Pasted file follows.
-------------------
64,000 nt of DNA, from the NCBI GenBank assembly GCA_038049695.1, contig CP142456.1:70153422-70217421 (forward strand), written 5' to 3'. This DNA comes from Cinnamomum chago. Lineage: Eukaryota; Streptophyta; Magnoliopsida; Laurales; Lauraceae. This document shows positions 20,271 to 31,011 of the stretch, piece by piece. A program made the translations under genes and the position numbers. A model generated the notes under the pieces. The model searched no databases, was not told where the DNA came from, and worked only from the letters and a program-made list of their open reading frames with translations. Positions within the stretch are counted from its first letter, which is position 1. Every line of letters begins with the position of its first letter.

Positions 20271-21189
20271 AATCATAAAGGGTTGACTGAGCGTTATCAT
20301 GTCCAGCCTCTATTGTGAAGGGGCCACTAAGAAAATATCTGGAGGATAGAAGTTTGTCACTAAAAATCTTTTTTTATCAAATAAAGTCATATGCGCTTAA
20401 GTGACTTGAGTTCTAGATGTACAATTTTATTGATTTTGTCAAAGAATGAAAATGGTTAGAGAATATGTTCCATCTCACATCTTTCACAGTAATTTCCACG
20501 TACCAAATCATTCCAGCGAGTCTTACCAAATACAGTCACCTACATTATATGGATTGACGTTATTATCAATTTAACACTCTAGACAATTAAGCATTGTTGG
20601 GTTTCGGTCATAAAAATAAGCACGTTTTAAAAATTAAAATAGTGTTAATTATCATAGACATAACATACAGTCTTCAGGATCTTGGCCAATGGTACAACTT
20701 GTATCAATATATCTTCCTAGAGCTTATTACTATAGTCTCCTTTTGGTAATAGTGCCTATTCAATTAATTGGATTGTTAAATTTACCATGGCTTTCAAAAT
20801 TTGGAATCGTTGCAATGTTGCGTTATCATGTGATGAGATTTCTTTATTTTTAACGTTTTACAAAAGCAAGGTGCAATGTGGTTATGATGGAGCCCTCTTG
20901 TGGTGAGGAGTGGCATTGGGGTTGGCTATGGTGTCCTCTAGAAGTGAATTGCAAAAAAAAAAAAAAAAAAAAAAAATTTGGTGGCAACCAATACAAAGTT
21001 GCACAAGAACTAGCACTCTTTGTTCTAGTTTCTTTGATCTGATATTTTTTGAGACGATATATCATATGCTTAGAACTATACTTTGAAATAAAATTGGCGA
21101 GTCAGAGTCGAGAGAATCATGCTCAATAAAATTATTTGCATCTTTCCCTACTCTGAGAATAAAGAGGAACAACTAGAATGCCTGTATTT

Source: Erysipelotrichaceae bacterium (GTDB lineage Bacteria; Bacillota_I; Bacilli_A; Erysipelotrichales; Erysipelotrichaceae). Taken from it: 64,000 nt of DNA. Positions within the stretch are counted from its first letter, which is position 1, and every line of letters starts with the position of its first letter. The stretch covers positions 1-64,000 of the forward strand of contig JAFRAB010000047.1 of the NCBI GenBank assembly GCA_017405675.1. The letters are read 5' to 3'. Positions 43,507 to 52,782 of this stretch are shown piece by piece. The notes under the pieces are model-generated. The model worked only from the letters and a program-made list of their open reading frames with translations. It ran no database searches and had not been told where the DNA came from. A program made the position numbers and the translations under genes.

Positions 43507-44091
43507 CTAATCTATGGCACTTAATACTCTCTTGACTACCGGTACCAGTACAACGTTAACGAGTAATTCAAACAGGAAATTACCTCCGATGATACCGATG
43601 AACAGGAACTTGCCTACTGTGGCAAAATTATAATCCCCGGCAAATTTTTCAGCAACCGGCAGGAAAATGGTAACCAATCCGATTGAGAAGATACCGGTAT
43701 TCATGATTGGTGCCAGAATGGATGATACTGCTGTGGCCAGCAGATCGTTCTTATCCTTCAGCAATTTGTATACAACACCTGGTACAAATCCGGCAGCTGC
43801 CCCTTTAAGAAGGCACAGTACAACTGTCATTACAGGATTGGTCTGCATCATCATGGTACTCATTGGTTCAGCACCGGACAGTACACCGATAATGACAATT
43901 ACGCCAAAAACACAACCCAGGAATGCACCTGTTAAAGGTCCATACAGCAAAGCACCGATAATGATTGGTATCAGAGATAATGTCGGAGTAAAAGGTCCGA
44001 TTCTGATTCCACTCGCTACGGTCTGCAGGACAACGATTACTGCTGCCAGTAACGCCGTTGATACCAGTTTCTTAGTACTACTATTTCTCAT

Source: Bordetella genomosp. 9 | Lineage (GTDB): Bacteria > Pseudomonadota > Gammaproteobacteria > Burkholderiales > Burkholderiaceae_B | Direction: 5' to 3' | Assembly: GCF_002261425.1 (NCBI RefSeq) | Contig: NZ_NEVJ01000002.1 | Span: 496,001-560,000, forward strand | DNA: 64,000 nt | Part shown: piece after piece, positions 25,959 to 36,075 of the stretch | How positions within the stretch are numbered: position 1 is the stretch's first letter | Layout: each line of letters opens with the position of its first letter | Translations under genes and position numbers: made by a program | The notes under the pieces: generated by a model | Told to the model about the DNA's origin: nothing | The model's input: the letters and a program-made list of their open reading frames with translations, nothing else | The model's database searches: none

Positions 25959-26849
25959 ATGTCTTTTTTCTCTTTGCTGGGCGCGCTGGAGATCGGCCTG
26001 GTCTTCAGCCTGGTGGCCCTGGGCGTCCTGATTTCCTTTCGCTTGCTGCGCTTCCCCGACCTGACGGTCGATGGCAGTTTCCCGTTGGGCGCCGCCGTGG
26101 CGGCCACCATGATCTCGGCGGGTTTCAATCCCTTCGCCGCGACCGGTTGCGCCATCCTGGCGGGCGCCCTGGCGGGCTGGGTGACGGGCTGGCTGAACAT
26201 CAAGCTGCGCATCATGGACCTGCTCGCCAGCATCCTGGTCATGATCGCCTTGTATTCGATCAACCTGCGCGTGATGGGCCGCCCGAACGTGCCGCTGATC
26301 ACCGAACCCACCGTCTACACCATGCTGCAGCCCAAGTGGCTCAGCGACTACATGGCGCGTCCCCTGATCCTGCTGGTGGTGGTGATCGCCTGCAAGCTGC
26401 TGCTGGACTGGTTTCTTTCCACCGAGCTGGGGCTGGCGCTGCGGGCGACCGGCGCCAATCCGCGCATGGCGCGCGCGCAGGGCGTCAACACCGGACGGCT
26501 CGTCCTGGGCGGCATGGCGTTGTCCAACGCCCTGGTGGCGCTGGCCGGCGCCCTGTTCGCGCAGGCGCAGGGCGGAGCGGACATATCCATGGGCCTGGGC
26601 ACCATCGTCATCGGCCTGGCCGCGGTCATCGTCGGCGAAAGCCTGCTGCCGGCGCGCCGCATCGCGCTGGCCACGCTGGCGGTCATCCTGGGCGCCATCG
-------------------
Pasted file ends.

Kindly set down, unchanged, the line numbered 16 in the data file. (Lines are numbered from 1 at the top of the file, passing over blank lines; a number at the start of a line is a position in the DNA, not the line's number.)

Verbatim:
43601 AACAGGAACTTGCCTACTGTGGCAAAATTATAATCCCCGGCAAATTTTTCAGCAACCGGCAGGAAAATGGTAACCAATCCGATTGAGAAGATACCGGTAT